The prior art technique requires the assembly of several separate webs to accomplish the formation of the leader trailer composite and then this material must be adhesively attached to the film of the ribbon. U.S. Pat. No. 3,286,808 to John P. Arena, et al, is an example of such a ribbon structure and the assembly of a plurality of tapes and foils in precise controlled locations.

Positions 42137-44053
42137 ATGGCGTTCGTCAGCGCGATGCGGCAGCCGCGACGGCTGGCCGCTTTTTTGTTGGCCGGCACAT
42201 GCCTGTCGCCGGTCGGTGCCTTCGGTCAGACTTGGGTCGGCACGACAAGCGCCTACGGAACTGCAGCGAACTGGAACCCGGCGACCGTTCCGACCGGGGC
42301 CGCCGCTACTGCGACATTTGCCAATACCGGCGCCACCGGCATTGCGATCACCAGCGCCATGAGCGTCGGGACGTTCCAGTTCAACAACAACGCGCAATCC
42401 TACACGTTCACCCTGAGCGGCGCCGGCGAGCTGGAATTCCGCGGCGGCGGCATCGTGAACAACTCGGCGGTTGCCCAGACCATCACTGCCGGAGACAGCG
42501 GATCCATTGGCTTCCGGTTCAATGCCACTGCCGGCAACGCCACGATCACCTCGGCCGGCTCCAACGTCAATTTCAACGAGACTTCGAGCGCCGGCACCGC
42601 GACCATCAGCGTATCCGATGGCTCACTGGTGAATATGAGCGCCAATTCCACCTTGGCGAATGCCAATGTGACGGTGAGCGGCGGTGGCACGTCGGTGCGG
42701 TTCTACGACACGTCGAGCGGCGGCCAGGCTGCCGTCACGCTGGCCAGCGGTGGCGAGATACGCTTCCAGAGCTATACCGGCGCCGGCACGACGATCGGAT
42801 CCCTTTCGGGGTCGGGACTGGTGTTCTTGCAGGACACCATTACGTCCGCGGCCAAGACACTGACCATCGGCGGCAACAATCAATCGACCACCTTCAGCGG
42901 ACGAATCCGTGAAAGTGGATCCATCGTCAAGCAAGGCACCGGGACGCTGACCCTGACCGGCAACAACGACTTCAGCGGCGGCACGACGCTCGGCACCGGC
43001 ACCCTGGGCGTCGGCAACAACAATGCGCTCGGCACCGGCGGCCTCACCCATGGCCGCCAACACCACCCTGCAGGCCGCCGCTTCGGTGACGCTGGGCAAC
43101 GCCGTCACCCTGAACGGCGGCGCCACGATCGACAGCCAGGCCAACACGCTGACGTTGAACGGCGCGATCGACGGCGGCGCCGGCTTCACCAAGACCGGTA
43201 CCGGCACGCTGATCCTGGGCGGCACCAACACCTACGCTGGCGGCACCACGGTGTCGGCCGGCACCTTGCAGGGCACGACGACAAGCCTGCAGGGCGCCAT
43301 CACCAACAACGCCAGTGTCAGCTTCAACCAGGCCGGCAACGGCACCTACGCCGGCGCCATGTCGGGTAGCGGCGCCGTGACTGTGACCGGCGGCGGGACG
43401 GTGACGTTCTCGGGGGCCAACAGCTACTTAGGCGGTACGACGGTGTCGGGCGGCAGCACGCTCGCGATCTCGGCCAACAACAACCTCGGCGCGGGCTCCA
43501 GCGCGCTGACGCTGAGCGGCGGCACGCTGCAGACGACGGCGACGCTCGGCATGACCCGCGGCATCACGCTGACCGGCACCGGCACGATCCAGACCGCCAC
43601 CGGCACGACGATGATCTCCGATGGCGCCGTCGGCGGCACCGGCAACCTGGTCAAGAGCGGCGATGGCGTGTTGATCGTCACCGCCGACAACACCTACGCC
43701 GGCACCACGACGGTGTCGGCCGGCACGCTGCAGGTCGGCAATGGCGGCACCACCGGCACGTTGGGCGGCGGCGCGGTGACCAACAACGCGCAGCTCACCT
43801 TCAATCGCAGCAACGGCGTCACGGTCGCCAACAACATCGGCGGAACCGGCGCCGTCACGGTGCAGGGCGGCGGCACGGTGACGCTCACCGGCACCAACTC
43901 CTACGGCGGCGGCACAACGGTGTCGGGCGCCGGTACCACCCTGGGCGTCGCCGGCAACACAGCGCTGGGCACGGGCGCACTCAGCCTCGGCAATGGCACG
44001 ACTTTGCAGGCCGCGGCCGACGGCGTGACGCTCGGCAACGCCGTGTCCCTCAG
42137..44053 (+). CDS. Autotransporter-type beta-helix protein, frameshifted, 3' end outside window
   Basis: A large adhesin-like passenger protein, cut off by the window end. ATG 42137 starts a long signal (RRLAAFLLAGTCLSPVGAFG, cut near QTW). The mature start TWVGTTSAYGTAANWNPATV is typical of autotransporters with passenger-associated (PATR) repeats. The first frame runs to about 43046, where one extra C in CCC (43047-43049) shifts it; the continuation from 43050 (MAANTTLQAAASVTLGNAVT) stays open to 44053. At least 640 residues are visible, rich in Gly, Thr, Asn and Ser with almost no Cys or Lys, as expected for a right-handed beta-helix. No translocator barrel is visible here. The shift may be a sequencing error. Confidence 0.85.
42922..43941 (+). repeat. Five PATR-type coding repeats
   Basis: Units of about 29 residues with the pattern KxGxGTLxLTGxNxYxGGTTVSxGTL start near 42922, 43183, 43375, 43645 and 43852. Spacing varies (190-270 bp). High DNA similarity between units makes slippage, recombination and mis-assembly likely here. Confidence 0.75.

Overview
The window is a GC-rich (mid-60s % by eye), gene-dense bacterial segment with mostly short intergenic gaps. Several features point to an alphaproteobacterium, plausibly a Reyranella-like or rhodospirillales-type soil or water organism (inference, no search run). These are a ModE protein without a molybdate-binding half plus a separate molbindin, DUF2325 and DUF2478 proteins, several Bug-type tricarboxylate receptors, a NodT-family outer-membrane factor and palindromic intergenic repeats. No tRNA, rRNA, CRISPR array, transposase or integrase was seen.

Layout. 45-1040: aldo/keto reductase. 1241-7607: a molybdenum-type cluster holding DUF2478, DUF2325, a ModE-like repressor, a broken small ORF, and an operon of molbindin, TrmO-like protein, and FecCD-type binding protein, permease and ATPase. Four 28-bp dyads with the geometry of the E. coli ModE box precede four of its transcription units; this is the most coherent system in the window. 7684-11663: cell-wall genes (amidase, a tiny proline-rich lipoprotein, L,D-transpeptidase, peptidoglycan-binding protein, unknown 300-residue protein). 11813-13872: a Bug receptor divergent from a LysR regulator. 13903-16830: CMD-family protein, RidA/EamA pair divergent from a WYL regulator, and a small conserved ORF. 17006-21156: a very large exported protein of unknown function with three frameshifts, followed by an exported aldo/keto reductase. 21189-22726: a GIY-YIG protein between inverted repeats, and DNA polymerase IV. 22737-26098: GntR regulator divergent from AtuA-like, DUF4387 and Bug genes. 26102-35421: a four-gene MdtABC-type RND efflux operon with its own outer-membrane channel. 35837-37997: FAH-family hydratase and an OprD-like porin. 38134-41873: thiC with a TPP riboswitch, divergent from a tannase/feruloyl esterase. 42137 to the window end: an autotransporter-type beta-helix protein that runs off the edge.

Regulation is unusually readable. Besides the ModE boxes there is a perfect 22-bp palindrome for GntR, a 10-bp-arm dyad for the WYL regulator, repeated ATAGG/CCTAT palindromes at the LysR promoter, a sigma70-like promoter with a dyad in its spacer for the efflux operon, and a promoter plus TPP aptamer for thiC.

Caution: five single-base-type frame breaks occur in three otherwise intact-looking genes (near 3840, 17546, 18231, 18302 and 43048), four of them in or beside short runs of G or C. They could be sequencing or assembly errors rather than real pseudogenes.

As taught in the prior art and by industry standards, a ribbon leader is normally a spliced-in assembly and serves to carry the attaching tape, which is used to connect the start of the ribbon to the takeup spool, and further serves to provide a clean handling length of material to protect the operator from ink contamination during the loading of the ribbon into the typewriter. Similarly, a ribbon trailer is a spliced-in assembly of tape and film and serves to carry the attaching tape which is used to attach the end of the ribbon assembly to the center or supply hub. Additionally, the spliced-in trailer assembly typically provides a visual end of ribbon warning via its contrasting color and further provides a threshold print interruption feature to terminate printing before ribbon feed becomes inhibited by the lack of additional ribbon supply. An interruption in feed can have the undesirable effect of causing light and dark characters which require subsequent correction before typing can be continued. One common undesirable effect of a contrasting colored trailer material is that the typewriter can impact the material upon ribbon depletion, thereby causing a transferring of the colored material to the typed page which usually cannot be corrected.